Thousands flee Myanmar fighting

By Thomas Fuller
International Herald Tribune / August 29, 2009

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BANGKOK - After two decades of relative calm in northern Myanmar, fighting has broken out between the central government and upland ethnic groups, sending tens of thousands of refugees fleeing into neighboring China.

The fighting in Shan State, including two battles on Thursday near the Myanmar town of Kunglong, threatens to undo a fragile patchwork of cease-fire agreements that brought calm to the mountainous northern areas in the 1990s after decades of civil war.

What began days ago as fighting between soldiers from the Kokang minority group and central government troops now appears to have broadened to involve at least two more groups in the area, the Wa and the Kachin, both of which also oppose the central government.

The official Chinese news agency Xinhua reported Thursday that refugees were fleeing into Yunnan Province, which borders Myanmar. An estimate by the US Campaign for Burma, a pressure group that opposes Myanmar’s central government, put the number of refugees at around 10,000. Myanmar was formerly known as Burma. The office of the United States High Commissioner for Refugees said it had received reports that 10,000 to 30,000 people fleeing the fighting had entered Yunnan Province since Aug. 8.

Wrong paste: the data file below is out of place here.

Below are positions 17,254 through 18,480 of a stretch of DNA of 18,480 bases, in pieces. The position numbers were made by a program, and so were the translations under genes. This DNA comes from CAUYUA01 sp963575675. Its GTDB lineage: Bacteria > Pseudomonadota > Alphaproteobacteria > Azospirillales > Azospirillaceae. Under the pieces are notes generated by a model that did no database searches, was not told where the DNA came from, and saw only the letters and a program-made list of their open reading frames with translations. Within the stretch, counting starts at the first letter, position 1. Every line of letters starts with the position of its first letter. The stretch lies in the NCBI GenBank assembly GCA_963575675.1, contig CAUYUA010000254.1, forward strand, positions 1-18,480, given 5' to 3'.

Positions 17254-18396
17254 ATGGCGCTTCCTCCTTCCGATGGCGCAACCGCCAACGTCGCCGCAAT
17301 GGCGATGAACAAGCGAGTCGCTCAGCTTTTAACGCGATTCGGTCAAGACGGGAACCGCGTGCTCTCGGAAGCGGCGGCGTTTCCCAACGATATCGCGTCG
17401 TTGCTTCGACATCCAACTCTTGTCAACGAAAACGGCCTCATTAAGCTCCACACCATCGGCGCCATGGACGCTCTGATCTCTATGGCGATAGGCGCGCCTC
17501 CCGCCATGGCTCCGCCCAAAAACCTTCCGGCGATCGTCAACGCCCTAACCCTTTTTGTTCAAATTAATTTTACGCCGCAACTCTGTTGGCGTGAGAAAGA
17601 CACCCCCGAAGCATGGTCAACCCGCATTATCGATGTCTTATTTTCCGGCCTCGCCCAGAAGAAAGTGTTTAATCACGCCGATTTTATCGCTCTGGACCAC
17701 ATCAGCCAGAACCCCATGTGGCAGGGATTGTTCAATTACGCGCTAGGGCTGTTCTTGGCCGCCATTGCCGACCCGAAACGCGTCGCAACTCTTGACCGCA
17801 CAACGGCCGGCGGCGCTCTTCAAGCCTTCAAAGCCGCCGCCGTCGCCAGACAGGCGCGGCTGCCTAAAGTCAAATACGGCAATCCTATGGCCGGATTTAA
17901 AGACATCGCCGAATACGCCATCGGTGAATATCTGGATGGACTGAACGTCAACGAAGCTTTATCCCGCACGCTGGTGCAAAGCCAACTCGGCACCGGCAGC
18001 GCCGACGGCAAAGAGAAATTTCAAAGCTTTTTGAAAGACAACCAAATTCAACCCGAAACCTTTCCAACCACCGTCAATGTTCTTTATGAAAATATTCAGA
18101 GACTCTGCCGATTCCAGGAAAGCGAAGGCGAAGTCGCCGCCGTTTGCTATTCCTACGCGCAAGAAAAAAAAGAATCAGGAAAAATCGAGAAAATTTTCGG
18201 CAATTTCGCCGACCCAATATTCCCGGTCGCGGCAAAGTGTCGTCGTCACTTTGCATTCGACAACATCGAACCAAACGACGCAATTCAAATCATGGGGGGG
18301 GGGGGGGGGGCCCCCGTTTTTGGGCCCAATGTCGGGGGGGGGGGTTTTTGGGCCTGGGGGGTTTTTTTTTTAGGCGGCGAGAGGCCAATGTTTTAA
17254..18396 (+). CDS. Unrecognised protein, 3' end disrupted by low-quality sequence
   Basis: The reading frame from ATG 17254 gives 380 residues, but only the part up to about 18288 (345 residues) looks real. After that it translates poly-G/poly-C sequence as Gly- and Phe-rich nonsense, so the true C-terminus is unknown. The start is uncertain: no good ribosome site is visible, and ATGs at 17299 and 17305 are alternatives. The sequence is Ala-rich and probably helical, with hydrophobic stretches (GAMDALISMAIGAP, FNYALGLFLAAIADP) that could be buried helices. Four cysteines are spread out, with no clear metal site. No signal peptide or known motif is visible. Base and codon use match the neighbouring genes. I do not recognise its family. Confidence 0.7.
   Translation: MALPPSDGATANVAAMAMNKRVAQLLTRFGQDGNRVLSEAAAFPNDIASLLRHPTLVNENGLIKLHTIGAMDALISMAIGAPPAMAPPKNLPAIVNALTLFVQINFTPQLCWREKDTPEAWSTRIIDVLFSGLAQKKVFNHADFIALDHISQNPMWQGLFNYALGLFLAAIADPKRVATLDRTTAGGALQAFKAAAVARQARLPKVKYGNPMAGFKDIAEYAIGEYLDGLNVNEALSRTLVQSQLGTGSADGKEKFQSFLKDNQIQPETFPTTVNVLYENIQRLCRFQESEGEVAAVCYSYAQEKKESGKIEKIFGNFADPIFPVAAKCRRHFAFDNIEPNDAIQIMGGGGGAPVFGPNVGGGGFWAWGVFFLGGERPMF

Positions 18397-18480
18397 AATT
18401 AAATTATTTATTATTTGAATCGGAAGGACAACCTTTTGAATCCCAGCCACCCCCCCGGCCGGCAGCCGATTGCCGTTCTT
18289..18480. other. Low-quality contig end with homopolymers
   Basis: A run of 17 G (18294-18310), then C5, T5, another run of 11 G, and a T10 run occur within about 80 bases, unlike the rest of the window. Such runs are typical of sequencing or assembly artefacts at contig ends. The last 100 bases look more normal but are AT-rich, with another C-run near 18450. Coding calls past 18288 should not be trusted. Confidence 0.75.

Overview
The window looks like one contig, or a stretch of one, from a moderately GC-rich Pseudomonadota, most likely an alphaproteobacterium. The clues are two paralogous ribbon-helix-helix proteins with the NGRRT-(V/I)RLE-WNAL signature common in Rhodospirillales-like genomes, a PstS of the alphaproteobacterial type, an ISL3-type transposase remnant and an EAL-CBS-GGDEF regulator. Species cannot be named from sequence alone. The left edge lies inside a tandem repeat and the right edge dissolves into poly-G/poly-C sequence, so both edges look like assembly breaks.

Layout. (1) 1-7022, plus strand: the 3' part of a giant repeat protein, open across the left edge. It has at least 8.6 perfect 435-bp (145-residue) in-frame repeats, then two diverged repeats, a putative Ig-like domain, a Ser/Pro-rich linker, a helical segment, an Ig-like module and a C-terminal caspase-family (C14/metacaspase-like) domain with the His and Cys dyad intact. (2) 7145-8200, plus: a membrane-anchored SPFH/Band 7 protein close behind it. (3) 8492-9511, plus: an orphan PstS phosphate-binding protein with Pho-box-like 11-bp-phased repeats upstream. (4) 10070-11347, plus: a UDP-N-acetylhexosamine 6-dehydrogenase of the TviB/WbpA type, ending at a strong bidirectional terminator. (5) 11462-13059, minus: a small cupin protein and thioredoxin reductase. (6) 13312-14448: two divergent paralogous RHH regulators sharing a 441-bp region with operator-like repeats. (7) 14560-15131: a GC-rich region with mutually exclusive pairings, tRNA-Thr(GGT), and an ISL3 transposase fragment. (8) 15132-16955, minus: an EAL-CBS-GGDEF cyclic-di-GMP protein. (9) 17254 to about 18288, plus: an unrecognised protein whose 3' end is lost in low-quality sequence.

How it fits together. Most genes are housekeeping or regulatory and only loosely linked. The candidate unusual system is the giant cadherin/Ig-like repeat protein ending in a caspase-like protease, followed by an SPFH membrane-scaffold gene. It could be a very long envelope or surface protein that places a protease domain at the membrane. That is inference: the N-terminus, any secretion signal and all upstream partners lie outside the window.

“We have been informed that local authorities in Yunnan Province have already provided emergency shelter, food, and medical care to the refugees,’’ the agency said in a statement.

The refugee crisis prompted China to make a rare comment about the internal affairs of one of its neighbors. Jiang Yu, a spokeswoman for the Chinese Foreign Ministry, said that the government in Beijing “hopes that Myanmar can properly deal with its domestic issue to safeguard the regional stability of its bordering area,’’ Xinhua reported. She also said China was monitoring the situation and had expressed concern about the safety of its citizens in the area. More than a dozen armed ethnic groups are being pressed by Myanmar’s central government to give up their weapons and become border guards, an effort that appears to have galvanized the groups’ opposition toward the central government.

“In my 30 years’ experience on the border this is the first time I’ve seen such unity among the ethnic groups,’’ said Aung Kyaw Zaw, a former soldier in the defunct Burmese Communist Party who monitors the conflict from his home in Ruili, along the China-Myanmar border.

Fighting between government forces and Kokang fighters took place Thursday morning in the village of Yan Lon Kyaik, only a few hundred yards from the border with China, Aung Kyaw Zaw said. It resumed Thursday evening in the village of Chin Swe Haw, where three Kokang fighters and several dozen government troopers were killed, he added. Yesterday there were at least three clashes, according to the US Campaign for Burma.

There was no way to independently confirm the accounts of the fighting, which occurred in a remote area along the border.